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Old March 26, 2012, 05:23 PM   #1
savage1r
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Reloading: The 2nd Hobby of Gun Owners

Just me giving a basic overview of the benefits and joys of reloading. More of an educational piece for those who have thought about reloading but haven't gotten around to it yet.
VIDEO
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Old March 26, 2012, 07:05 PM   #2
Cascade1911
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2nd?

For some of us, shooting gives us a excuse to reload....
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Old March 27, 2012, 12:31 PM   #3
RobertInIowa
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And reloading gives us a reason to shoot........
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Old March 28, 2012, 03:49 AM   #4
davery25
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its the brilliant circle of shooting life. To be honest, whether i bought my first centrefire rifle to shoot or as just an excuse to reload is a case of which came first: the chicken or the egg.

Good work on the video Savage. Nicely done
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Old March 31, 2012, 12:18 AM   #5
shootsafe
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Shooting more

I have not saved any money, I just shoot more.

I really enjoy the reloading part as much as the shooting part.

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Old March 31, 2012, 04:20 AM   #6
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You mean people actually buy commercial ammo (LOL). It's been so long now that I forgot what a box looks like (8 years). LOL

Nice going.
Jim
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Old April 1, 2012, 01:08 AM   #7
deepcore
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Quote:
You mean people actually buy commercial ammo (LOL). It's been so long now that I forgot what a box looks like (8 years). LOL
+1. I've only bought 22LR for years now. And that's only because I can't reload it. Think of how far a pound of powder would go...
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Old April 1, 2012, 02:25 PM   #8
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Heck, I've got a Hornady AP just to feed my beautiful little 25-20 Marlin 1894. I won't comment on the vast assortment of tools to keep my .50 BMG rifle fed. I couldn't afford to shoot w/o reloading.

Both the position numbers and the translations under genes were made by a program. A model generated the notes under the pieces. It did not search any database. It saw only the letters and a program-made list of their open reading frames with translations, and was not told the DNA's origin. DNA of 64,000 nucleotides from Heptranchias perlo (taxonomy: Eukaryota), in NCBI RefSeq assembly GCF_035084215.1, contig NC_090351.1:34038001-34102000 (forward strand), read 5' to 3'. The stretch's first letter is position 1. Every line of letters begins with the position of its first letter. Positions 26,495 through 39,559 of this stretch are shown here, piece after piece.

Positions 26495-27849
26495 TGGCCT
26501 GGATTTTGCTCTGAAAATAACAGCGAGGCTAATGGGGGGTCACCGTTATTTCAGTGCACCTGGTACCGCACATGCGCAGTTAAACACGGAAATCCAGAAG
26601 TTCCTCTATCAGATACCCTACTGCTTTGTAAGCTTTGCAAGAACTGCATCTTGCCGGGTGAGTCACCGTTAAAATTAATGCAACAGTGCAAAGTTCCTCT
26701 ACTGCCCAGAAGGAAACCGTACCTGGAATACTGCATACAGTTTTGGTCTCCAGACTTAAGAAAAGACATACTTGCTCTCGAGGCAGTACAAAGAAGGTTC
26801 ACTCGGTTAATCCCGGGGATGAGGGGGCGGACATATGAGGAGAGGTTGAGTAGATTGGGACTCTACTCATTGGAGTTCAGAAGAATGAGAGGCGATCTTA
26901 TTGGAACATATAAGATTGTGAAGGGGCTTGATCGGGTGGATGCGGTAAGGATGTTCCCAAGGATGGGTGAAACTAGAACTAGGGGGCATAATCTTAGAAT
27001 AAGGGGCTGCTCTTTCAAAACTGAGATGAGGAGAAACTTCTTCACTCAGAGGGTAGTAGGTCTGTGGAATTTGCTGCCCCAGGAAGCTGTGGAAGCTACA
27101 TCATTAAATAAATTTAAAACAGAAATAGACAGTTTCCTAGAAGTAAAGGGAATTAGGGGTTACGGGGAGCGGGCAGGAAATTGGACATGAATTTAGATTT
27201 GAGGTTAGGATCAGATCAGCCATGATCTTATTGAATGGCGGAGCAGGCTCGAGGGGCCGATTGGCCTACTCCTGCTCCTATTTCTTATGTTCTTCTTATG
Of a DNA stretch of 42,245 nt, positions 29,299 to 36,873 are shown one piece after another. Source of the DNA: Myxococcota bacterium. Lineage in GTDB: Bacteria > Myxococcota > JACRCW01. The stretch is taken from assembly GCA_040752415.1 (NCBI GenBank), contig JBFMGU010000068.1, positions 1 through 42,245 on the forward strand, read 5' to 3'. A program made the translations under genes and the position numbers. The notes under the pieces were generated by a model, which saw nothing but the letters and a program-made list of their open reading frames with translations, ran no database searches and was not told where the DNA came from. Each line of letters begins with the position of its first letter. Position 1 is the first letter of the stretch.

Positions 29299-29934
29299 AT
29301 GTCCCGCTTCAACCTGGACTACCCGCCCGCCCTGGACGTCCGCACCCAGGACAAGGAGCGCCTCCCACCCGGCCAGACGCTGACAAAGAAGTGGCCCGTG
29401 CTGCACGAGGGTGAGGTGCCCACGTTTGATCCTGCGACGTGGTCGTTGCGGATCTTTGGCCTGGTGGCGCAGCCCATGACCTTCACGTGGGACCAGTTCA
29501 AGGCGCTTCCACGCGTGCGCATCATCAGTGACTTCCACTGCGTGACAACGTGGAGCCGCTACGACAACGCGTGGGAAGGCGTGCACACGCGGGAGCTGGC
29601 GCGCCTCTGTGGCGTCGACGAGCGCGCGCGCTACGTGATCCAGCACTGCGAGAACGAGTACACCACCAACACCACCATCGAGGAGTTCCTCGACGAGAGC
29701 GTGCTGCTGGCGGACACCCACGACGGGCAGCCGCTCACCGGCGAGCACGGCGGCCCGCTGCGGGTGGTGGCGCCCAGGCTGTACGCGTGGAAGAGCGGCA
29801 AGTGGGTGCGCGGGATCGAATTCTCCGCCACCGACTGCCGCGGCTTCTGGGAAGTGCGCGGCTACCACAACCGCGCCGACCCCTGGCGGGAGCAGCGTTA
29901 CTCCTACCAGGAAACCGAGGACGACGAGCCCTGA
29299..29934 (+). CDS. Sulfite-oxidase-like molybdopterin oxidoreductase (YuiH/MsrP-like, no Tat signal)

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Old April 1, 2012, 04:57 PM   #9
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Did I hear him right? We handload to save money? sheeeeeest I wish pal, I'm just like Cascade 1911, man I shoot JUST TO HANDLOAD!!! ( and i do spend more than is necessary), only to achieve the very best out of my rifles, Hell I gave good hard earned money for them, they( ammo and rifle) better perform nicely whilest afield!
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Old April 2, 2012, 04:14 PM   #10
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Haven't bought a box of factory ammo ( other than rim fire ) for many, many years... I currently reload around 75 different calibers... I get every bit as much out of designing the rounds, as I do actually shooting them...

have a batch of steel cases just getting finished up for something custom ( again )... smallest I reload is 17 cailber working on my 3rd 17 caliber ( 17 K Hornet, 17 Fireball, & 17 Remington )... I don't mess with anything smaller ( my hands are too big ) biggest is a custom 53 caliber that uses cast bullets from a custom mold, but I have serveral different 50's, though no 50 Browning, as I don't have a safe place to shoot them

having my own 300 yard range helps, to transition from sketches on paper & machining, to holes in the paper at distance

to me... it's like "rocket science for the common man"
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Old April 2, 2012, 04:24 PM   #11
Double Naught Spy
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Sadly, I have lost two shooting friends to reloading. We used to get together to shoot. Now when they come to the range, they aren't there to shoot as much as they are there to evaluate their reloads. They have become so involved with reloading, that they often fail to perform simply malfunction clearings during timed drills. Instead, they stop and assess the condition of the gun in order to determine what went wrong and if it was because of the round being a reload or not. It is almost like shooting with a newbie who has a malfunction and doesn't know what to do so he stares at his gun from strange angles.

Both have said they reload to shoot more, but as near as I can tell, they only shoot enough to test their reloads (often several batches with associated records), make notations, then go back and make corrected loads and repeat.

Back in the old days, we didn't spend several minutes after a malfunction trying to find the piece of brass from the malfunctioned round in order to assess the problem.

I miss my shooting buddies.
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Old April 2, 2012, 04:50 PM   #12
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To each his own...

I'm not far removed from your old shooting buddy's. I enjoy developing, testing, evaluating and revising loads as much as shooting. Testing a different bullet or powder combination. Finding the best load for intended use for my individual guns. That's how I roll. I probably spend half my shooting time evaluating loads and the other half working on my shooting skills.